House prices rose by over £100 a day during April, meaning the average house in the UK now costs around £200,000. With this new spike in property values, first time buyers may find it harder than ever to get a foot on the property ladder.
According to the latest figures from Halifax, property prices are now up 1.6% from March and up 8.5% in comparison to this time last year. This big increase reflects the current high demand from buyers and the shortage of houses available on the market.
Martin Ellis, housing economist at Halifax, thinks that factors such as rising employment, an improved economy, and lower mortgage rates are all contributing to the housing demand. He said:
"At the same time, supply remains very tight with a general shortage of properties available for sale. This combination has kept house price growth steady in recent months with prices increasing by 2.2 per cent to 2.6per cent on a quarterly basis and an annual rate of 8 per cent to 9 per cent.”
The annual rate for property price increases is forecast to end the year at 3 to 5% according to Mr Ellis, but some economists think that this could actually rise faster. With a huge victory for the Conservatives in last week’s general election, the Tory win is set to spark a housing market boom.
The survey from Halifax found that consumer confidence in the market is currently at it’s highest since July 2014, and with Labour’s mansion tax and removal of the Nom-Dom status now off the cards, overseas investors are thought to be more interested in buying into the UK housing market.
Halifax’s most recent findings show that the price of an average home in Britain rose by 1% in April – the largest increase since the beginning of summer 2014. Data from the Bank of England has shown that mortgage approvals have been on the increase over the last few months too, suggesting Britain’s property market is still on the up.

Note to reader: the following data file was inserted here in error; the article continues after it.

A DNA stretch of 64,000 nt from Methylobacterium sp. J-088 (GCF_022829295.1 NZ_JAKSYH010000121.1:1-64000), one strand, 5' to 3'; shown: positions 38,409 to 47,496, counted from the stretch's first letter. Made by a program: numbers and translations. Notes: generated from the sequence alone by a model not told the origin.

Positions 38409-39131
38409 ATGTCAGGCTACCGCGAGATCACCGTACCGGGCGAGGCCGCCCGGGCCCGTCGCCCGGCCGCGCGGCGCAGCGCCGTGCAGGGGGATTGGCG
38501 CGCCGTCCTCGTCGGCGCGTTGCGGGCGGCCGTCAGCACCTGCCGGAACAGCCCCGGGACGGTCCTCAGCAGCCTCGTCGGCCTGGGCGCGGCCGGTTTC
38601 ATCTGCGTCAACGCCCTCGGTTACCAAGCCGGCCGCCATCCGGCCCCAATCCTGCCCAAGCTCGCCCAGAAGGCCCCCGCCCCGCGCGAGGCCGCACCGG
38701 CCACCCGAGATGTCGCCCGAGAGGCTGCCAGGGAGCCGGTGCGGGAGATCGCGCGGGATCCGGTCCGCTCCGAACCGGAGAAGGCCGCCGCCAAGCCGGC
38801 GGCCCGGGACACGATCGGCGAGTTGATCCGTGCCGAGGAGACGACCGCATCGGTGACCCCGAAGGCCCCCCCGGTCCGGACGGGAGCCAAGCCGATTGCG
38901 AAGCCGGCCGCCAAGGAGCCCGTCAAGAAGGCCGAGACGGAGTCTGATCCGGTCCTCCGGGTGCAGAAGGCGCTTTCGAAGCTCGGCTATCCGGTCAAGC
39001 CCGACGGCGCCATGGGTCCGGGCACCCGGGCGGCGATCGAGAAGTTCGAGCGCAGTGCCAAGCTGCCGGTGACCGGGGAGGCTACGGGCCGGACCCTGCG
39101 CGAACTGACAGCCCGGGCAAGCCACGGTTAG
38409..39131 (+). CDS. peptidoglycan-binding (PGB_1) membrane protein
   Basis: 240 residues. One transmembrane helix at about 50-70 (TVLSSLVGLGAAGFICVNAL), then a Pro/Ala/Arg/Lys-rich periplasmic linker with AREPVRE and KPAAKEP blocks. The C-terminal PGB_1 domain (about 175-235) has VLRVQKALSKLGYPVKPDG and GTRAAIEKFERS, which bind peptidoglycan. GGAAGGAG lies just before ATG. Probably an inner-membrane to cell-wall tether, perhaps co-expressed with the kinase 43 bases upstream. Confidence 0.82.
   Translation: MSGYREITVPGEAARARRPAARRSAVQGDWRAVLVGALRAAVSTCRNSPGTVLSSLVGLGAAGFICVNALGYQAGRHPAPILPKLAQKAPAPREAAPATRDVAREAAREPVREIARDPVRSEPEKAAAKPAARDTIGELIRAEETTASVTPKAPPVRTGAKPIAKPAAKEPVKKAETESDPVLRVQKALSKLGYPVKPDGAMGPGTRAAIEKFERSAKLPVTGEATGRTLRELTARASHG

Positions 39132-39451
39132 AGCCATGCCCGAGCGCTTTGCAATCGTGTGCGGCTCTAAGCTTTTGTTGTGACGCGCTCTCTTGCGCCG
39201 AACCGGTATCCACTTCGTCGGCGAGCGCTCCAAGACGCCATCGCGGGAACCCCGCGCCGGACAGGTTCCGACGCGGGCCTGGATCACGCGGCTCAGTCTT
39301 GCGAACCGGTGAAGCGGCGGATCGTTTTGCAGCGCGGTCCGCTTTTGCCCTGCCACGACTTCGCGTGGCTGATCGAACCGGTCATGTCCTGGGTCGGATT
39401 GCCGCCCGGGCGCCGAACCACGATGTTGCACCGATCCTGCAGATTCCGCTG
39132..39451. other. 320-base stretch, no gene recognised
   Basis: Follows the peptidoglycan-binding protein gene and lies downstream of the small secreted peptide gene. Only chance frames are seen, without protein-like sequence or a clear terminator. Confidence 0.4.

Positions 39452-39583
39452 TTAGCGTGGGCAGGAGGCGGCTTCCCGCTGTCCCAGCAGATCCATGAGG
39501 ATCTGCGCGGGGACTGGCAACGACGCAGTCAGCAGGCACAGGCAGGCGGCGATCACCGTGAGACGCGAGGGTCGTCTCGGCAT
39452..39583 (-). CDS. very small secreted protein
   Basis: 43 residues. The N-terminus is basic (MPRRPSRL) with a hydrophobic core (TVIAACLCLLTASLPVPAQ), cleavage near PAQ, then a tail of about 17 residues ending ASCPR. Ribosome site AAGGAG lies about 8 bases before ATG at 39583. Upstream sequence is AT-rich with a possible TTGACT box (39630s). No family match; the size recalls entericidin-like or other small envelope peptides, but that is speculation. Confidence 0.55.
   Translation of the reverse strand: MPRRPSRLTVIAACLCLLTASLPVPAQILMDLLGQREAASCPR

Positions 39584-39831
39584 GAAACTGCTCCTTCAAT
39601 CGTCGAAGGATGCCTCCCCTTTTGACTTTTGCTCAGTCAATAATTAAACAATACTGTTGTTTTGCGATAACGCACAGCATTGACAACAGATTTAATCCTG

Johnny Morris, head of residential research at Hamptons International, thinks “we should now see the other side of the pre-election slowdown in activity-the recovery”. He said:
"Transactions typically end up 15pc above what you would expect in an average year for at least six months after the election. That potentially means a 30pc difference between activity numbers in the 6 months in the run up to the election versus the 6 months after,"
Although the latest Nationwide and Halifax house price figures do seem to point to a positive movement in the housing market, the Land Registry actually recorded a decline in prices during March, meaning the situation may actually be more complicated than it initially seems.
Brian Murphy, head of lending for London-based Mortgage Advice Bureau, has said that prices have been underpinned recently due to a dip in construction and therefore limited supply of new homes. With house prices still exceeding wages, he thinks the Tories have a big challenge on their hands to deliver new housing development across the country.
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